The Treasury Department released new guidelines Monday that will help ease the parking tax burden on churches and non-profit organizations.
The guidelines show churches how to soften the blow of a 2017 tax provision that forces them and other historically tax-exempt groups to pay a 21 percent tax on some benefits they provide their employees, such as parking, transportation and other related benefits.
"Treasury is sensitive to the concerns of the tax-exempt community, and hopes this guidance can significantly limit the impact on non-profit groups," said Secretary Steven T. Mnuchin. "Treasury is offering tax-exempt organizations a roadmap for navigating their responsibilities. The guidance issued today aims to provide flexibility while minimizing the burden on non-profit groups that provide employee parking."
While many politicians celebrated the successful pass of the Tax Cuts and Jobs Act, experts said the parking lot tax provision would cost these churches billions of dollars.
"There are nearly 15 million employees that work in the United States for non-profits – nearly 10 percent of the workforce – so that's 15 million parking places. And conservatively, it's going to cost the non-profit community as a whole up to a billion dollars," Dan Busby, president of the Evangelical Council for Financial Accountability (ECFA), told CBN News.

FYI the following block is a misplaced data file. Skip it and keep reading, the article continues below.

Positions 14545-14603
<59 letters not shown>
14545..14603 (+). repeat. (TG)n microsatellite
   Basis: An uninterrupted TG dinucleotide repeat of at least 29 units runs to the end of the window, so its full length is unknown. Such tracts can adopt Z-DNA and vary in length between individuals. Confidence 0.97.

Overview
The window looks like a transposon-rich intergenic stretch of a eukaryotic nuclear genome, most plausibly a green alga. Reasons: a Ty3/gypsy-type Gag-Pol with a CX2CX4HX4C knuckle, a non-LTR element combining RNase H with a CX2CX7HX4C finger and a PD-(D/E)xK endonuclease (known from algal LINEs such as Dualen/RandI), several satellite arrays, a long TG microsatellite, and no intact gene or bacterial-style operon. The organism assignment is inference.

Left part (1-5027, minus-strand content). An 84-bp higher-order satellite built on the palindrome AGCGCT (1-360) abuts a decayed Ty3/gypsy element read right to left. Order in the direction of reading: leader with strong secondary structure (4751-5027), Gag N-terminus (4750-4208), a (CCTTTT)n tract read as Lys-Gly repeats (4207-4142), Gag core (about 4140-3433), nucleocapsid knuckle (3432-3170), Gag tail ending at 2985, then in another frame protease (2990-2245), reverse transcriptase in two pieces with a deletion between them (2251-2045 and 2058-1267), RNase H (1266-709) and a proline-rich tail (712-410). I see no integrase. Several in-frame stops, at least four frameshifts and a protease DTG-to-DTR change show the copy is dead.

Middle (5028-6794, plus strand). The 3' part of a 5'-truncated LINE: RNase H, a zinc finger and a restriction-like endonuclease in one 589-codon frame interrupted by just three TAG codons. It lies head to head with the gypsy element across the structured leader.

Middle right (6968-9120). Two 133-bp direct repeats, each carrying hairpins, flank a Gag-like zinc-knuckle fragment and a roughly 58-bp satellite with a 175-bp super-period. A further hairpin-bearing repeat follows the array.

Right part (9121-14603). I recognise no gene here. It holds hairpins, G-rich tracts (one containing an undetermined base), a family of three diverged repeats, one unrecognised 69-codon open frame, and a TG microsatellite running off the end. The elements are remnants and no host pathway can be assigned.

The new guidelines come after Senators urged for the provision to be repealed.
"Requiring these organizations to pay a federal tax on these employee benefits, something they have never been required to do before, will cause them to not only face an increased operating cost, but also an administrative burden by filing 990-T forms with the IRS for the first time," reads a letter signed by Sens. James Lankford (R-OK) and Chris Coons (D-DE), who co-chair both the National Prayer Breakfast and the Senate Prayer Breakfast.
While the Treasury Department has softened the blow, Christian leaders are still calling for a full repeal.
The National Association of Evangelicals said on Wednesday that it's up to Congress.
"Congress, the ball is in your court. Treasury has done its best; it is up to you to repeal this tax. Please do this before you go home for Christmas," they said in a statement.